2017-11-12 / Viewpoints

Chalk Talk

By Edward S. Graham, PhD
Superintendent Montrose Schools

While most of us hopefully remember childhood as a carefree time of life, the simple reality is that the world has changed. Shifting social norms, dynamic family structures, the ever evolving impact of technology, and yes, even school expectations, have resulted in an environment for children that is much more complicated and stressful than what previous generations probably experienced.

At school, we see childhood stress manifested in a variety of ways - sometimes healthy - sometimes not. Not surprisingly, children may not even understand that they are experiencing stress let alone have the capacity to deal with it in a healthy manner. Likewise, while parents try to guide and protect their children, they may not always know the best way to help. Here are a few ideas from an article published online by KidsHealth.org (Helping Kids Cope with Stress, published January, 2013) that parents and other caring adults might use to help children deal with stress:

• Notice out loud. Tell your child when you notice that something’s bothering him or her. If you can, name the feeling you think your child is experiencing. (“It seems like you’re still angry about what happened at the playground.”) This shouldn’t sound like an accusation, but a casual observation that lets them know you are interested in hearing about their concerns.

• Listen to your child. Ask your child to tell you what’s wrong. Listen attentively, calmly, patiently, and avoid the urge to judge, blame, or lecture. Let your child’s concerns and feelings be heard by asking questions. Take your time.

• Comment briefly on the feelings you think your child was experiencing. For example, you might say “That must have been upsetting,” “No wonder you felt angry,” or “That must have seemed unfair to you.” This shows that you understand what your child felt, why, and that you care.

• Put a label on it. Many younger kids do not yet have words for their feelings. If your child seems angry or frustrated, use those words to help him or her learn to identify the emotions by name. Putting feelings into words helps kids communicate and develop the ability to recognize their own emotional states, which will help them avoid reaching a boiling point where emotions come out through behaviors rather than words.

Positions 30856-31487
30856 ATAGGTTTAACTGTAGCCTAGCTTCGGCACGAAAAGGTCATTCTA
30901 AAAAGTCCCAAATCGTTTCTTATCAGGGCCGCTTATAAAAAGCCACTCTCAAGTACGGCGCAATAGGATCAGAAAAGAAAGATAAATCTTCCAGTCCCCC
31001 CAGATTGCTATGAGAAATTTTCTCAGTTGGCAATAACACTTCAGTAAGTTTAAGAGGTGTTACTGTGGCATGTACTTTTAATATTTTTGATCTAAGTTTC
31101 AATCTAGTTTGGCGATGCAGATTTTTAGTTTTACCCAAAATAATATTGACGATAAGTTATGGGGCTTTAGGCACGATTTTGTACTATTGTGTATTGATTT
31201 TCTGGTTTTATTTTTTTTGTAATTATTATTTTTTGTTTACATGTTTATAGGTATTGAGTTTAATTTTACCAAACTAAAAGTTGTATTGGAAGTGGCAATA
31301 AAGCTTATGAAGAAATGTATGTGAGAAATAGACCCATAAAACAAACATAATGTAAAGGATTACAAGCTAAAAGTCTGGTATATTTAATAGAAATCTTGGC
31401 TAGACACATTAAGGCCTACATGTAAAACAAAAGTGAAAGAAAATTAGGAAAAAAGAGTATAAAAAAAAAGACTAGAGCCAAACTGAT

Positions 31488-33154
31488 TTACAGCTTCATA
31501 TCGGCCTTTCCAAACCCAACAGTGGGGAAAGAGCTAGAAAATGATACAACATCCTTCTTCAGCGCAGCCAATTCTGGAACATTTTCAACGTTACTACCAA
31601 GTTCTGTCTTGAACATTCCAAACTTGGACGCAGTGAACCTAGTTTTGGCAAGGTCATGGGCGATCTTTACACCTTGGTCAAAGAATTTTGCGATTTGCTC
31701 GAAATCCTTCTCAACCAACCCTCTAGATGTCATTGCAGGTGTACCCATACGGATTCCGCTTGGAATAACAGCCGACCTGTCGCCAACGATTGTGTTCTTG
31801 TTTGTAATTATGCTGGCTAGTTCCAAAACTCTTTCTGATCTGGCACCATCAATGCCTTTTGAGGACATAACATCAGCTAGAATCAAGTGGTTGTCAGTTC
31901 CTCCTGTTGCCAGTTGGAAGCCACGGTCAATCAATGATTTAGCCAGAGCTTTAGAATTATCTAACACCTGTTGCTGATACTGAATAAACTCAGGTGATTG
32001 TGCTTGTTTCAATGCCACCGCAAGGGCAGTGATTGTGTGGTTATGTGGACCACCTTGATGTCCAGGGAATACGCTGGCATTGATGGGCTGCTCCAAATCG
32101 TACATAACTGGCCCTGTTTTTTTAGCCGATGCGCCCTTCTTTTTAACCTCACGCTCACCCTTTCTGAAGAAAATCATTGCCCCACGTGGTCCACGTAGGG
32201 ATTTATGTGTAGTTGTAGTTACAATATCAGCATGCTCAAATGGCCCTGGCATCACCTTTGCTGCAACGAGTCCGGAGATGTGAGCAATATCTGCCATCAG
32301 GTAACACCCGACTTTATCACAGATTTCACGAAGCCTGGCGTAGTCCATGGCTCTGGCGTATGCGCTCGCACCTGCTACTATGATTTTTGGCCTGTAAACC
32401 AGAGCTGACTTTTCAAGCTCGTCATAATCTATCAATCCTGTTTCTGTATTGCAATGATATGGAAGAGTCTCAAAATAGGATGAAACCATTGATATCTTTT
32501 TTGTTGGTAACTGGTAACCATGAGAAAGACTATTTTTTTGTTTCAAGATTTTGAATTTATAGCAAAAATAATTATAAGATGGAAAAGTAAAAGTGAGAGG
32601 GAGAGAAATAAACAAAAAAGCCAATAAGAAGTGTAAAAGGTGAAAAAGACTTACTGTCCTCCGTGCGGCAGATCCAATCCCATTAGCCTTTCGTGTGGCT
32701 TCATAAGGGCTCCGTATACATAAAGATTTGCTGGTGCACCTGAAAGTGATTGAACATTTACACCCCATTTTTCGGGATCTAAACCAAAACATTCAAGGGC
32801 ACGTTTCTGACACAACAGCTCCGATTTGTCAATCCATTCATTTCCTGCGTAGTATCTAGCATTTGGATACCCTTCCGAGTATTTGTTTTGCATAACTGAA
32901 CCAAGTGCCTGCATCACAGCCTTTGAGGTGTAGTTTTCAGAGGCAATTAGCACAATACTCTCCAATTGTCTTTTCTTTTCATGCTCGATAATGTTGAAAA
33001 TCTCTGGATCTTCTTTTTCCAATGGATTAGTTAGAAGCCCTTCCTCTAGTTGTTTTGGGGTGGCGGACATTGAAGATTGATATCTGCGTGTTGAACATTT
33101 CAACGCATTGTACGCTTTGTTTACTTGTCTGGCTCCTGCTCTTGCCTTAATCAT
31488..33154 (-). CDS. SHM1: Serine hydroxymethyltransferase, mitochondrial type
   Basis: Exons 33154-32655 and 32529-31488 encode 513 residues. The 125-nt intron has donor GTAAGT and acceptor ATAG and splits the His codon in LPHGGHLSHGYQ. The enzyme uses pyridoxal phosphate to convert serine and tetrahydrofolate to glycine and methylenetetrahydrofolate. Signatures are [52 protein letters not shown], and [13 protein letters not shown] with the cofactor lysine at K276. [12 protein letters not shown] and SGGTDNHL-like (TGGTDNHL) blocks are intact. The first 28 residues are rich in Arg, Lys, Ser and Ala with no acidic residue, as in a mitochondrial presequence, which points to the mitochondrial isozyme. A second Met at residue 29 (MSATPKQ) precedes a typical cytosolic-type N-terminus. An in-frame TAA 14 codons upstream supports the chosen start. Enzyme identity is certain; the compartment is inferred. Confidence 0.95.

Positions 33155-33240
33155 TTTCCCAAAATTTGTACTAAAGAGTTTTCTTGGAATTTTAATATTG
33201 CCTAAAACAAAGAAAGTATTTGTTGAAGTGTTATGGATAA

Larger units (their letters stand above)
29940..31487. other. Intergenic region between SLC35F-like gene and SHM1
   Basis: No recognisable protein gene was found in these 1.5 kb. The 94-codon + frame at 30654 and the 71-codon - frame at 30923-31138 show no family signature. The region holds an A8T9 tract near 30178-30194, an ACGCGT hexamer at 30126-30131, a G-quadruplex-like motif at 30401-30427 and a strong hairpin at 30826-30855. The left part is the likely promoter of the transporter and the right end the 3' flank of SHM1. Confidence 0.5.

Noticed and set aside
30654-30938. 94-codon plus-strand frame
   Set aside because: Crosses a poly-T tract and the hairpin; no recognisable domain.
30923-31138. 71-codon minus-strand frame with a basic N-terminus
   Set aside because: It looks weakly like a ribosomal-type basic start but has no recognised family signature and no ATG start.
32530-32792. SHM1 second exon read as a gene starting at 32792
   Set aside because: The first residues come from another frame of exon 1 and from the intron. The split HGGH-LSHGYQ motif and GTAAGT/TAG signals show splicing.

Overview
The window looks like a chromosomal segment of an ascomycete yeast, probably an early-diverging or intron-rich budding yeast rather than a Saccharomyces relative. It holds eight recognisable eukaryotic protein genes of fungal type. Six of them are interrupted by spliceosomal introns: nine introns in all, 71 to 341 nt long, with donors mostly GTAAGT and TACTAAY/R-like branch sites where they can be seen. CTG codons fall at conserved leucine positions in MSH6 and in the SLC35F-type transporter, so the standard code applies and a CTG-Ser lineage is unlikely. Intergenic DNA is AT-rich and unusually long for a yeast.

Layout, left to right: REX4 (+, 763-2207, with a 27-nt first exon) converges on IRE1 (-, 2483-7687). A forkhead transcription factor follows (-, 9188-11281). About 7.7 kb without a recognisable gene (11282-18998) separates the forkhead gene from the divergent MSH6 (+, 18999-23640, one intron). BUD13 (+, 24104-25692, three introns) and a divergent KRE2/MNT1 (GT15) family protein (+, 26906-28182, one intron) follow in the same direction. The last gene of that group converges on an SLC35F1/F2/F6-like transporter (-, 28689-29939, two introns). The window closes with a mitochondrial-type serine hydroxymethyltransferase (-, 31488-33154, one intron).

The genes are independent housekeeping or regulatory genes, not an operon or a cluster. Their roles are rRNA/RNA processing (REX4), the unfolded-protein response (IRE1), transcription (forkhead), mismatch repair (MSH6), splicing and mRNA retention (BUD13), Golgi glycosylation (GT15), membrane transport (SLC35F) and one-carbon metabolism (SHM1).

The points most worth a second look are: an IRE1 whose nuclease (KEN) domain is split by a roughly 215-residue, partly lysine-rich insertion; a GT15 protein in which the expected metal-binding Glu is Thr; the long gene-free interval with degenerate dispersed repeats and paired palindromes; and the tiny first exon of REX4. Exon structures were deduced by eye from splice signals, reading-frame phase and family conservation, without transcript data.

• Help your child think of things to do. If there’s a specific problem that’s causing stress, talk together about what to do. Encourage your child to think of a couple of ideas. You can start the brainstorming if necessary, but don’t do all the work. Your child’s active participation will build confidence.

• Listen and move on. Sometimes talking and listening and feeling understood is all that’s needed to help a child’s frustrations begin to melt away. Afterward, try changing the subject and moving on to something more positive and relaxing. Don’t give the problem more attention than it deserves.

• Limit stress where possible. If certain situations are causing stress, see if there are ways to change things. For instance, if too many after-school activities consistently cause homework stress, it might be necessary to limit activities to leave time and energy for homework.

• Just be there. Kids don’t always feel like talking about what’s bothering them, but let them know you’ll be ready when they are. Keep in mind that even when kids don’t want to talk, they usually don’t want parents to leave them alone. Just being there matters.

• Be patient. As a parent, it hurts to see your child unhappy or stressed; however, resist the urge to fix every problem. Rather, focus on helping your child gradually grow into a good problem-solver who knows how to roll with life’s ups and downs, express their feelings with words, calm down when needed, and bounce back to try again.

Childhood should be a time filled with terrific memories and positive learning experiences. Nonetheless, life can become stressful at times – even for kids. While we can’t solve all of life’s challenges for our children, we can help them learn to cope with stress in healthy and productive ways.

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